There was a time when revenue management was seen as a misunderstood, even unloved, department in the travel industry. No more. It’s now become a central force in a company’s ability to manage demand and drive profitability - whether you’re an airline, hotel or other type of property.
Much of this shift is down to advances in technology. Today’s ‘big data’ era of mobile booking platforms offers vast volumes of data, whereas before it was often collected manually. Clearly, the art of revenue management has evolved significantly throughout the years - and the people behind important revenue decisions must move with the times now like never before. But what else makes a successful revenue manager?
Morgane Bimet, Revenue Manager for Hilton London Bankside, studies clients’ behaviour patterns and uses a revenue management system to help price rooms. “A good revenue manager will have an eye for detail, be target-driven and understand the basics of maths,” she explains.
But it’s not all about number-crunching. “You actually need to be a social person because you work with so many different departments,” Bimet says. “If you’re not aligned with the sales and reservation teams then they aren’t going to sell as per your strategy. If you don’t have everybody on board you won’t succeed.”
Challenges of technology
Although the vast quantity of data available these days helps find the optimal price for a product, ironically it can also prove challenging. Icy Chan is Revenue Manager at Four Seasons Hotel Hong Kong. Every day she uses a programme from Booking.com Analytics Dashboard that provides data insight including competition pricing and search information.
“The biggest challenge is when you have different technological systems that don’t communicate with each other,” Chan says. “There are so many out there, it’s rare to see data integration. You price with one system, search with another system - but these different systems never talk to each other.”
Another difficult task is measuring the cost of distribution. A company may have both traditional channels (such as phone and GDS) and online channels (such as websites and Online Travel Agencies), but it can be hard to see the real net revenue of each channel due to hidden costs, such as search optimisation and digital advertising. Chan says: “A customer can view a paid ad before calling hotel for a booking. It's difficult to attribute that cost.”
The biggest challenge is when you have different technological systems that don’t communicate with each other - Icy Chan, Four Seasons Hotel Hong Kong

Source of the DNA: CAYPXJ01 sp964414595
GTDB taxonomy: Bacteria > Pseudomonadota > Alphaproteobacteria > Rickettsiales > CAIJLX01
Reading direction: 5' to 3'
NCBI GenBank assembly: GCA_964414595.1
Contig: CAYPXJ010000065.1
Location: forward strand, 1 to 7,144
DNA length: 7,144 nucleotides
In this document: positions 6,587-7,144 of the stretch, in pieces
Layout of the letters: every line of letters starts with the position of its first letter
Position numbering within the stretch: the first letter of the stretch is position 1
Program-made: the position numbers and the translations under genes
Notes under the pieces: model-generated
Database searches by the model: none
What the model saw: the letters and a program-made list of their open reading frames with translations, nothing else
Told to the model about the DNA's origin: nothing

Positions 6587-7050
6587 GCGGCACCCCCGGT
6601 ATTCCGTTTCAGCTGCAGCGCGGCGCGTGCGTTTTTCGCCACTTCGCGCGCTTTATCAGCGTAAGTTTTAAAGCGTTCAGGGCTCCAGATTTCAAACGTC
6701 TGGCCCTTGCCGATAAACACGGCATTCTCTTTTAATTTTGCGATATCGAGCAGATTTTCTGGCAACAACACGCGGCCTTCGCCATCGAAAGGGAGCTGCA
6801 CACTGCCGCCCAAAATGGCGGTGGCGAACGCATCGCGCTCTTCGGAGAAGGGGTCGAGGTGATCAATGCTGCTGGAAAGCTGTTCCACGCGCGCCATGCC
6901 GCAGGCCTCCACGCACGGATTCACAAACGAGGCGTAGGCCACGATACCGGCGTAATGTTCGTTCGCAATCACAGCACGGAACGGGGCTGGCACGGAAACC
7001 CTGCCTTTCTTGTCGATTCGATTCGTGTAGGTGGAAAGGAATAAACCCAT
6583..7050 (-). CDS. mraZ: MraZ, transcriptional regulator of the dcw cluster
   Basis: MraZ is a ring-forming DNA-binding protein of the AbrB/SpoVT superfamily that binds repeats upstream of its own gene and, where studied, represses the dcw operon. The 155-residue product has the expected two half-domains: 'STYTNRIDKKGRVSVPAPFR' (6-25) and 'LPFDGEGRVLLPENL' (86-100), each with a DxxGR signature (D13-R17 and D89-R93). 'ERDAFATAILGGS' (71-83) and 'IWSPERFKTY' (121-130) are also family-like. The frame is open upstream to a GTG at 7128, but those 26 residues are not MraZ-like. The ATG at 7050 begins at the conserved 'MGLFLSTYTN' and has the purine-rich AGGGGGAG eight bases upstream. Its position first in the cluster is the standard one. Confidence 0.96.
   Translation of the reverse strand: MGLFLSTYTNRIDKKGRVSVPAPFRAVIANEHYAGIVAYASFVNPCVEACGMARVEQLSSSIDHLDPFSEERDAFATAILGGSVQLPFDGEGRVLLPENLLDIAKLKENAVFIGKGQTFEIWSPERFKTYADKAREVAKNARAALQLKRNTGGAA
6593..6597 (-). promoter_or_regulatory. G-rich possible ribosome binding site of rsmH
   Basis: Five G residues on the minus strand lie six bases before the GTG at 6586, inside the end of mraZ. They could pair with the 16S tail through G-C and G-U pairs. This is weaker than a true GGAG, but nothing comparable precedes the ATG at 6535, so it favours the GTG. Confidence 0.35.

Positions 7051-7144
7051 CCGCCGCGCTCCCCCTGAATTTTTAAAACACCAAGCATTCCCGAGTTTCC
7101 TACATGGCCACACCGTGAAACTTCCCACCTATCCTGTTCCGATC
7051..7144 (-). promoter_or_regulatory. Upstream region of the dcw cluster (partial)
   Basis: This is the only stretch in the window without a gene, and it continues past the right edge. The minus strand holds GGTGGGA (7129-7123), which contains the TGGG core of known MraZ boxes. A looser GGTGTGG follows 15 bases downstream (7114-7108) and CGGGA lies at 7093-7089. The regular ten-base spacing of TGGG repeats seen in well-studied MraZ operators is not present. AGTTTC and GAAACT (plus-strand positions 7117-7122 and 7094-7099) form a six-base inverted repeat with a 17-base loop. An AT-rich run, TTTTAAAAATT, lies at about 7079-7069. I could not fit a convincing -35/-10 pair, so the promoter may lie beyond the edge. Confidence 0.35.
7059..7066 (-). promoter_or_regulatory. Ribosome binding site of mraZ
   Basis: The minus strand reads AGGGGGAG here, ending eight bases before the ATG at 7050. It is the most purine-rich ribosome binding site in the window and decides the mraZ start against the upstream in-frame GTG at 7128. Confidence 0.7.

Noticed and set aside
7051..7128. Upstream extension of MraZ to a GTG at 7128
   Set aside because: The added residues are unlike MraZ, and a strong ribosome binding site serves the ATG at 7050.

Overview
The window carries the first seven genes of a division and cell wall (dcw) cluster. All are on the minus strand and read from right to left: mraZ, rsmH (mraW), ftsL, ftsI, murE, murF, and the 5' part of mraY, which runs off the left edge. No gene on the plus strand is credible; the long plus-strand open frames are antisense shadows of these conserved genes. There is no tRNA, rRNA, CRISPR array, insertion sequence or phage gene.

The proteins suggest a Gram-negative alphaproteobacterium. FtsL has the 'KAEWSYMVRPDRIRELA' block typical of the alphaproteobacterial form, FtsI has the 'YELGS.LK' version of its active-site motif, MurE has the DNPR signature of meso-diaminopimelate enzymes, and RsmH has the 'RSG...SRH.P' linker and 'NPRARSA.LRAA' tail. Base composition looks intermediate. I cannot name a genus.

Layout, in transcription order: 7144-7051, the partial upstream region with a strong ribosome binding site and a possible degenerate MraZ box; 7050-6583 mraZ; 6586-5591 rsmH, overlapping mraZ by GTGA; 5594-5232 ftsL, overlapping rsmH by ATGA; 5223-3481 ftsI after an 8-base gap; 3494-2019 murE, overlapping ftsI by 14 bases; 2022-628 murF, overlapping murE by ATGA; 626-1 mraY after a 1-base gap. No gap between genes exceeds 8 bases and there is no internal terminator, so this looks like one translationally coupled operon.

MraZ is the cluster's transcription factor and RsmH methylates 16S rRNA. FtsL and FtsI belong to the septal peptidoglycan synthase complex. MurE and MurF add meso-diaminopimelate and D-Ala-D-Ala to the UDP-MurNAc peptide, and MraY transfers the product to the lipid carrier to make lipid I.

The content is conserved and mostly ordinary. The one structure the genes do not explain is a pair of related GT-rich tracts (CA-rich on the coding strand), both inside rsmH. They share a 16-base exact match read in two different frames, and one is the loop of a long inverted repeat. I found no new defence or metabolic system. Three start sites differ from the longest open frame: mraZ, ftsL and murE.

A skilled revenue manager will handle the way changes around the world affect the business, according to Duncan Bramwell, Managing Director of advisory firm, Revenue Performance. These changes could include adverse weather, like ash clouds, and terrorist attacks. “You need to be sufficiently agile to respond at a moment’s notice to events like these,” Bramwell says. “No revenue manager can anticipate a terror attack in Barcelona, but a skillful one will be able to handle the hours, days, and weeks afterwards to get the business back to normal trading conditions as quickly as possible when other hotels might have been thrown by it.”
In the airline industry, it’s just as important to have insight into customer buying patterns. Snorri Pétur Eggertsson, Revenue Manager at WOW air, says there is a different demand for every flight. For instance, on a US flight there may be passengers from London, Copenhagen and Iceland, each with different buying behaviour and price sensitivity. “Every single flight needs to be optimised. Without a revenue manager you’re losing revenue - it’s as simple as that,” he says.
Transformation of airline industry
The arrival of low cost airlines has transformed revenue management in the airline industry. “The market has changed rapidly - especially in the economy section,” Eggertsson says. “In economy, or with low cost airlines, you are always fighting on fare, not necessarily on quality. Passengers in economy just want to get from A to B and don’t care how or when. In business and first class, passengers are willing to pay for the right product, so the market changes are less dramatic.”
With an ever-changing market, the revenue manager’s role is constantly evolving. Gone are the days when you would look at your daily sales strategy once a week. Now you should look at it three times a day. Chan says: “It’s no longer just about setting room rates - it’s about working out how you can maximise revenue in all areas of the hotel, right down to food and beverage and the spa. A revenue manager is more integrated into the hotel now than ever before.”
If you want to increase or decrease the price, you need to provide a valid explanation or you will have no credibility - Morgane Bimet, Hilton London Bankside
The biggest tip Bimet would offer others starting out in the industry is to validate every action with reasonable thought process. “If you want to increase or decrease the price, you need to provide a valid explanation or you will have no credibility.”
Eggertsson adds: “You also have to have thick skin, because every decision you make can be criticised or challenged. You need to be able to take the criticism and figure out what is constructive and what is just noise.”
You might also want to read:
- A good revenue manager will have an eye for detail, be target-driven and understand the basics of maths
- According to Snorri Pétur Eggertsson, Revenue Manager at WOW air, having a "thick skin" is crucial because every decision you make is open criticism or can be challenged as it has the potential to impact the whole business, so people are interested in understanding the decision-making process
- Being able to provide valid explanations for strategy decisions when under pressure is a necessity, says Morgane Bimet, Revenue Manager for Hilton London Bankside